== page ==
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The Rental Guitar

I’m in Ottawa on band related business this month. I was going to bring a guitar along but saw an opportunity instead. I’ve had my eye on a Gibson ES-335 lately, although it’s not a guitar I have much experience with. Figured I’d rent one while I’m here to give it a look-see…just in case I might wanna buy one in the near future .

So I head to Long and McQuade (Canada’s version of Guitar Center). All the ES-335’s are rented out. Fair enough, it’s a popular guitar. I pick up a Les Paul Studio instead. No bells and whistles, but at least my playing won’t fall to shit this month. I get the impression from the staff that it’s a new guitar.

A brand new guitar.

A new guitar.

 

 

 

 

 

 

 

 

 

 

 

I get home and take it out of the case. Plays well, fairly light (I prefer heavier LP’s), strings are dull…but who cares? I’m not recording with it or anything. Anyway after playing it for a few minutes I realize my fretboard fingertips are dirty. Not just dirty, filthy:

Yuck.

Yuck.

 

 

 

 

 

 

 

 

 

 

 

Now, this isn’t my first spin around the block. I’ve played and occasionally bought brand new guitars before. Sometimes the strings can be dirty (though never THIS dirty) so I chalked it up to that. I google “Music Stores” to see if there’s anything in walking distance (I’m staying in downtown Ottawa, L and M is not nearby) and find a place. I hoof it over there, drop 7 bucks on a new pack of strings, get home, string them up. All good right?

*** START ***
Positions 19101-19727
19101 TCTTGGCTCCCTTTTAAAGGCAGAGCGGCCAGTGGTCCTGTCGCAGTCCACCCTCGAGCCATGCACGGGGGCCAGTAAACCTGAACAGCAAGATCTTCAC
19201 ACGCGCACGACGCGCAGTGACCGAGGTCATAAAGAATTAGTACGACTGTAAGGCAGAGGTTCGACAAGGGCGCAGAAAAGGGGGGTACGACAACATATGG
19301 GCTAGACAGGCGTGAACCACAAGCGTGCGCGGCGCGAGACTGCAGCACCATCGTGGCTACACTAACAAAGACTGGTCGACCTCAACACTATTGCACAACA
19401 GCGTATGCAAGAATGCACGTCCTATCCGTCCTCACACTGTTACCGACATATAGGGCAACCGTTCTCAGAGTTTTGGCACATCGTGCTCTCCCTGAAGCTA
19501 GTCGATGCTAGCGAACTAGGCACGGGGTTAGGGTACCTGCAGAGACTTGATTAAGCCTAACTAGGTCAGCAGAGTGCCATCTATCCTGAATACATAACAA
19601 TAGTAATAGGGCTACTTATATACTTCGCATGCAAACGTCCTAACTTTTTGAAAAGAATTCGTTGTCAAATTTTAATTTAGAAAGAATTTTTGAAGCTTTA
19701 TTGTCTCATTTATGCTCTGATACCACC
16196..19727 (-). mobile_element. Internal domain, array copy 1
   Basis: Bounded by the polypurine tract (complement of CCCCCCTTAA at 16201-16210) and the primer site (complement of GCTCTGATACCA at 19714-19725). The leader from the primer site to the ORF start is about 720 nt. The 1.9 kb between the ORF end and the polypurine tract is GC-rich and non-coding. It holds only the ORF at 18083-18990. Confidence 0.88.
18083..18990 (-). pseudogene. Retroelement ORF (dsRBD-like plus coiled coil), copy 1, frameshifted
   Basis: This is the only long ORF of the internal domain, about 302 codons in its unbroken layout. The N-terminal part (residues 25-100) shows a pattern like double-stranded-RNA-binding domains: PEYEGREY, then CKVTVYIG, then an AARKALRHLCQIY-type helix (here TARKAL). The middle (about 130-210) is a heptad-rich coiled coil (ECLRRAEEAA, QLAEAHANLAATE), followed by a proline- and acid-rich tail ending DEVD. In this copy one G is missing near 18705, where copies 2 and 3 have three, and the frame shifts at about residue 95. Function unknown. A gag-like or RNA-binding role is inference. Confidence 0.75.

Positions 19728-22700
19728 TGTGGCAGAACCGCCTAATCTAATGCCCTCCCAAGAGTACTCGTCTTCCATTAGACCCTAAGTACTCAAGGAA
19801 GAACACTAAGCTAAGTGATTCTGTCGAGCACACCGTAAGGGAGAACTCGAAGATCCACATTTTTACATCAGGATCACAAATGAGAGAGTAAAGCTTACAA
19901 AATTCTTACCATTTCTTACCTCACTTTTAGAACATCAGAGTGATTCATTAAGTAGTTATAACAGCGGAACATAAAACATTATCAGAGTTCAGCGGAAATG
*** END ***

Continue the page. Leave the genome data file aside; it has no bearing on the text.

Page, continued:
Nope. Just as much grime as before. The crud is all over the fretboard. This is shifting from “inconvenience” to “hassle.” I just wanted something to jam on for a few days! Anyway I get a cloth and wipe that shit down. It’s still dirty, but a bit less so. Not an enjoyable play.

Ugh. I learned a lesson. It’s amateurish of me not to bring my own instrument with me.

KW

PS Shouldn’t a rental guitar be ready-to-play condition? Particularly a new one?

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The Acoustic Guitar

I’m an electric player. I have been since I was 10. Never owned an acoustic and never really had a chance to play one beyond the odd sitting-around-the-campfire-and-picking-up-that-one-guy-who-only-plays-Wonderwall-in-front-of-girls’ shitty acoustic.

So it was pretty neat when I rented a Gibson Hummingbird this weekend. I needed it for the followup to Hey You. It’s doesn’t feature prominently in the new song, it’s for atmosphere mostly. Anyway, I thought since I’m John Q Coolypants I’d just open the case and be amazing at it.

No.

 

 

 

 

 

 

 

 

 

 

Different beast altogether. The thing shakes with resonance in your arms. Feels a lot more alive in your hands than an un-amped electric. That’s pretty cool, but misfret a single note and your chord goes kaput. On an electric there’s all kinds of tricks to hide crummy playing or fake your way through something. On an acoustic? Forget about it. It exposes any flaws in your playing and there’s no fooling anyone. It’s one of those things where anyone can make a racket on it but MAN it gives you a newfound respect for the real experts.

And recording it! Had to reshape the entire room with sound control. Can’t have it too dead (sounds boring) or too alive (sounds amateur). Spent more time moving blankets and sound foam around than actually playing the frigging thing. It was a good sound-engineering experience if nothing else.

I just needed the thing to strum a few chords this weekend but the instrument deserves better than that.

Looks like I’m in the market.

KW